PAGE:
…Another factor will be the public impeachment hearings that Republicans have been demanding. The concept of Be Careful for What You Wish For will be ratified once again when those hearings do arrive in as soon as three weeks.

I’m not going to predict that a dam will break and the Senate will convict Trump — more likely, he will not be convicted and will stay in office. But I honestly don’t think it’s impossible that many Republicans will decide to cut Trump loose if the hearings are as bad for Trump as I think they might be.

Then Rich and Carp discussed recent reports of Democratic donors and officials in despair over the contenders — especially Warren and Sanders — for the Dem nomination. See especially this New York Times story,  Anxious Democratic Establishment Asks, ‘Is There Anybody Else?’. Carp again:

For months now — well before the start of debate season — nearly every Democrat I know has repeated some version of the same lament, “I can’t believe it but Trump is going to win again.” …

… What’s most disturbing about the Hail Mary stratagems being tossed out to the press by jittery professional Democrats is the notion that Hillary Clinton might be the “moderate liberal” savior to enter the race if Joe Biden vacates that slot. (Nor has she firmly shut the door on such a scenario.) Just because Clinton has lately become more free-spirited and jokey in her Twitter account does not mean that she’ll be anything other than the cautious, focus-group-tested candidate she’s been throughout her political career, or that she’ll galvanize those parts of the Democratic base (young voters, people of color) that failed to turn out in sufficient numbers last time. In 2016, Trump won in part because of his cynical exploitation of a widespread, and bipartisan, rejection of both the Bush and Clinton Establishments. If there’s a groundswell anywhere beyond Wall Street for their return, it’s a better-kept secret than his tax returns.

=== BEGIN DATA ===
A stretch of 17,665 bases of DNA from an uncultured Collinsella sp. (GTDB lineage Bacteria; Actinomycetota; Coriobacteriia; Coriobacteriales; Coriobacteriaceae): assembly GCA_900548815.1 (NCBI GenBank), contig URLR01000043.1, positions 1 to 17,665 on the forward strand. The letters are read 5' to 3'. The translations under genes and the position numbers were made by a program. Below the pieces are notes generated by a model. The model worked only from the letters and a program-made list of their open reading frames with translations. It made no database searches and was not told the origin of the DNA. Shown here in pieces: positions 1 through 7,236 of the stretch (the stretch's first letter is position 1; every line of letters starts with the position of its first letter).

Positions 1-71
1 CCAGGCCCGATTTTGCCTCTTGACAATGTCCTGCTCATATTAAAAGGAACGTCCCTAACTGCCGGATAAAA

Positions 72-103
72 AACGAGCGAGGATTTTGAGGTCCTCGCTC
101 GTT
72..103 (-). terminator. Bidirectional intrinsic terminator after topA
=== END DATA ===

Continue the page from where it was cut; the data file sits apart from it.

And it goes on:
“In 2016, Trump won in part because of his cynical exploitation of a widespread, and bipartisan, rejection of both the Bush and Clinton Establishments.” Yes, and I think a lot of what we’re seeing now is a tug of war between the old Establishments and the voters who want anything else but the old Establishments.

The difference, though, is that with the Republicans it appears the Trump anaconda has swallowed the old Establishment wholesale, and there is nothing left of it. Charles Blow wrote,

There is no separation between the Republican Party and Donald Trump. In fact, Trump killed the old Republican Party and now he alone animates the zombie party that lurched forward after its death.

This is Trump’s army. And he is warning his congressional generals, the lawmakers who protect and defend him, that there will be no defections, lest the army turn on them.

At least since August, Trump has been tweeting his stratospheric approval rating among Republicans every few days. That is less about informing than warning. This message is to Republican politicians, those who will hold his fate in their hands as the impeachment process unfolds, to stay in line and toe the line.

And, indeed, that might save him from removal from office. Senate Republicans who were once stalwart members of the Estabishment don’t have a party to fall back on. What is left of the old Republican party if Trump is gone? What could be reconstituted from the corpse? It’s really hard to say right now.

The problem is that many years ago the Republican Establishment got hooked on winning elections by feeing red meat to the base. They forgot how to do much else except throw red meat to the base. Big money supporters set up think tanks like Heritage and media outlets like Fox News that did nothing but grow red meat and feed it to the base, keeping them loyal. But eventually the base ate the Establishment, too.

The Democrats, though, are in a different place. Dems have a golden opportunity right now to remake the party into something that will dominate U.S. politics for decades. The question is, do they have the will and the guts to do it?

Biden, Warren, and Sanders remain in the top three in the polls. Harris and Buttigieg are next. Yang is above 5 percent in a couple of polls that might be outliers. These candidates are followed by everybody else in a lump, but there are those in that lump who have a following.

Even with a strong field, lots of people are making lots of declarations about who can’t win. The Establishment wing — and Never Trumpers who want the Dems to nominate a centrist — are quite certain neither Sanders nor Warren can win. Eric Levitz writes,

A specter is haunting “pro-business Democrats” — the specter of change they can’t believe in.